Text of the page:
6 copying costs and not to mention the hours of work that is normally needed to prepare samples, marksheets etc. (Course administrator. Flourish project final report) This of course has to be considered against the costs of introducing and supporting the e-portfolio system. The same project found enhancement benefits in relation to professional development linked to staff appraisal. The process provided an excellent opportunity for genuine reflective practice. I was surprised by the range of evidence which I could identify and to which I could link electronically, in order to demonstrate my commitment this is a different kind of approach to that which is normally required for promotion or appointment, and I found myself exploring connections between my different roles, both past and present, which was a very positive and developmental experience. (Member of staff. Flourish project final report) This project reveals the value of alignment of e-portfolio project developments with university staff development and teaching and learning policy, as well as professional accreditation processes within professional development contexts. As a result it provided evidence of transformation through institutional use within professional development of staff. Not only were some staff requesting to use an e-portfolio for staff appraisal in faculties where it was not being used, but staff were requesting to use the e-portfolio with their students because they had experienced the benefits for learning from their own use in the new lecturer training course. This project also provides examples of e-portfolios, video case studies of benefits to users etc. on their website at https://portfolio.pebblepad.co.uk/cumbria/viewasset.aspx?oid=12116&type=webfolio&pageoid=12117 What was revealed by the analysis in relation to lessons learned/increased knowledge is of greatest interest to this discussion about dissemination, as it provides insights into aspects of e-portfolio use that affect whether a particular implementation provides the reported benefits. These aspects appeared as recommendations arising from preconceptions that projects initially held. They centre on the role of purpose, learning activities, processes and ownership in implementing effective e-portfolio practice and the disruptive nature of e-portfolios and these are discussed below. The role of purpose For successful implementation, the purpose/s behind the use of the e-portfolios must be aligned to the particular context. Some contexts suit some purposes more than others and this needs to be determined by an analysis of the benefits (and costs) of the purpose in that particular context. This is associated with the preconceptions that: There is one definition of an e-portfolio. (There might be but this would need to reflect that it can be viewed as a system, a product, a set of processes suited to a range of purposes so one definition maybe problematic); One e-portfolio system works in all situations. (This of course depends on the system chosen, the range of contexts in which the e-portfolio is to be used as well the intended purposes); After students are inducted to e-portfolio processes, for example those involved in PDP, they will apply this across their courses. (This is unlikely as the PDP purpose will be unlike other examples of e-portfolio use such as e-portfolios for transition, assessment etc.). The role of learning activity design There must be a conscious design and support of a learning activity/activities suited to the purpose and the context, since there are often preconceptions that: Users will work out how to use an e-portfolio system to suit their needs. (They will unfortunately not see the benefits without some structured activity as they are unlikely to understand the purpose); The e-portfolio implementation can be left to study skills specialists. (If the e-portfolio is to be embedded within the curriculum then curriculum experts need to be involved in designing learning activities and supporting them). The role of processes The processes involved in the creation of the e-portfolio in the particular context must be understood and both technical and pedagogic support needs to be provided. This is associated with preconceptions that: Proceedings ascilite Auckland 2009: Full paper: Joyes, Gray and Hartnell-Young 491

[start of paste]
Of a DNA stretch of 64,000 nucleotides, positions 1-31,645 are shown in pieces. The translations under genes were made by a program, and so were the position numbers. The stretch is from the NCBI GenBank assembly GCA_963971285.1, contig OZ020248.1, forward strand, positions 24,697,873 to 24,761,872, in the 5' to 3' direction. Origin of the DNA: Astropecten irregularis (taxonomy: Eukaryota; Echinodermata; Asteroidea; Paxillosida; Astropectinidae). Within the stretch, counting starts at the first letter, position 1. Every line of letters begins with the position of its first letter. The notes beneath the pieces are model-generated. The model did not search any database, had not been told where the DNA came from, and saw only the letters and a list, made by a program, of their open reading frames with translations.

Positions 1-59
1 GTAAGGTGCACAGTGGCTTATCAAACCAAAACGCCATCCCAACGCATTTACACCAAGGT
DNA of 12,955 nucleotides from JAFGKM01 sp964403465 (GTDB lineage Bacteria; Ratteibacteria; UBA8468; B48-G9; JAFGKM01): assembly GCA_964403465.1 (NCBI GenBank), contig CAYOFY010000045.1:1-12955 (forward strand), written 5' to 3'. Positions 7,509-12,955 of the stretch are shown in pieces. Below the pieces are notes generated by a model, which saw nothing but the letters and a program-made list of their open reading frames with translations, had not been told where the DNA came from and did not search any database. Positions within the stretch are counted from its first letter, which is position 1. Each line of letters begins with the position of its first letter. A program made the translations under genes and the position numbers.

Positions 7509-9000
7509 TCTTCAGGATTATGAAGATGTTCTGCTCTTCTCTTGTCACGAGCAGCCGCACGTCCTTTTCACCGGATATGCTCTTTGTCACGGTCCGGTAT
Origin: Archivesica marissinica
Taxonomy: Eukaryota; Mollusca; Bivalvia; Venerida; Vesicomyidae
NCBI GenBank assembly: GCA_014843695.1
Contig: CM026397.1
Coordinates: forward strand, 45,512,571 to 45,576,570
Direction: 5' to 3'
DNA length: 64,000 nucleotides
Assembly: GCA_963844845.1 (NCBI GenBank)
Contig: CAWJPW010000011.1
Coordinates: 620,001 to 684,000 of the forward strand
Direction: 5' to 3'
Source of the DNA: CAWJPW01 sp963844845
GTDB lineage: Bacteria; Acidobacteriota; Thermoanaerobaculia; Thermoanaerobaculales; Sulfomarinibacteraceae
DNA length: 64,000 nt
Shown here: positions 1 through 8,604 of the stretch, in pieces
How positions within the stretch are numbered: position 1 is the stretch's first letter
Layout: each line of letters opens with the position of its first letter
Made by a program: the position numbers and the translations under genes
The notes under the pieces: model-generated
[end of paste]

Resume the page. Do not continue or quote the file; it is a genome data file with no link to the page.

7 Students are digital natives and so will easily adapt to using e-portfolios, for example using blogs for sharing reflections will be unproblematic; Users understand processes like feedback, reflective writing, selecting information, planning; Tutors/ mentors know how to support their students in using e-portfolios. (It is not only students who have difficulty with processes such as reflection, feedback and online collaboration.) The role of ownership The e-portfolio processes and outcomes need to be owned by the student. This view leads to considering portability, choice of tool (use of their own phone, camera, audio recorder, Web 2.0 application, for example.) since there are frequentlypreconceptions that: There needs to be one e-portfolio for life. (Learners want to have control over their e-portfolio and expect portability of data; institutionally owned systems can be treated with suspicion); Bespoke technologies, i.e. PDAs and digital cameras are best for information capture in the workplace. (The evidence is that students will more readily use their own technologies, for example, the camera and audio recorder on their own mobile phones). The disruptive nature of e-portfolios E-portfolios are disruptive from a pedagogic, technological and an institutional perspective because they tend not to fit exactly within existing systems. This has implications at an institutional level as they have implications for the nature of the curriculum and its assessment as well as staff workload and pedagogic and technical support, particularly in novel work-based learning and life-wide contexts. This is associated with the preconceptions that: An e-portfoliowill save everyone time; An e-portfolio can simply replace a paper-based portfolio system; Human Resources departments/employers will value an e-portfolio in the application process; University admissions welcome e-portfolios; A successful project implementation will readily transfer to established practice cross an institution; The curriculum and pedagogic approaches remain unaffected by the introduction of e-portfolios; Information capture in the workplace is unproblematic. (There are sensitivities in some contexts such as classrooms and hospitals); Access by learners to e-portfolios is unproblematic. (This may not be the case in work based learning settings). Discussion For those working within the projects the preconceptions they held were real and were lessons hard learned and were reported as such. However, for more experienced practitioners they may seem quite naïve. It does appear that e-portfolio implementation is particularly complex and that the five aspects outlined above may well be helpfully conceived as threshold concepts. Threshold concepts The idea of threshold concepts emerged from a UK national research project into the possible characteristics of strong teaching and learning environments in the disciplines for undergraduate education. in the field of economics, it became clear to Erik Meyer and Ray Land, that certain concepts were held by economists to be central to the mastery of their subject. These concepts, Meyer and Land argued, could be described as threshold ones because they have certain features in common. (Cousin, 2006). One feature is that threshold concepts are often troublesome to the learner, i.e., that they may seem alien, incoherent or counter-intuitive (Perkins, 2006). It does appear that the implementation of e- portfolios is particularly troublesome. Threshold concepts exist in all bodies of knowledge. In the e- portfolio area they are particularly troublesome in that understanding emerges from technological, pedagogical, institutional, life-long and life-wide learning perspectives. Because of this the field engages a range of different stakeholders who need to understand the e-portfolio domain and these have different cognate backgrounds and professional interests. This is evidenced by the following findings in JISC reports and in the literature: Proceedings ascilite Auckland 2009: Full paper: Joyes, Gray and Hartnell-Young 492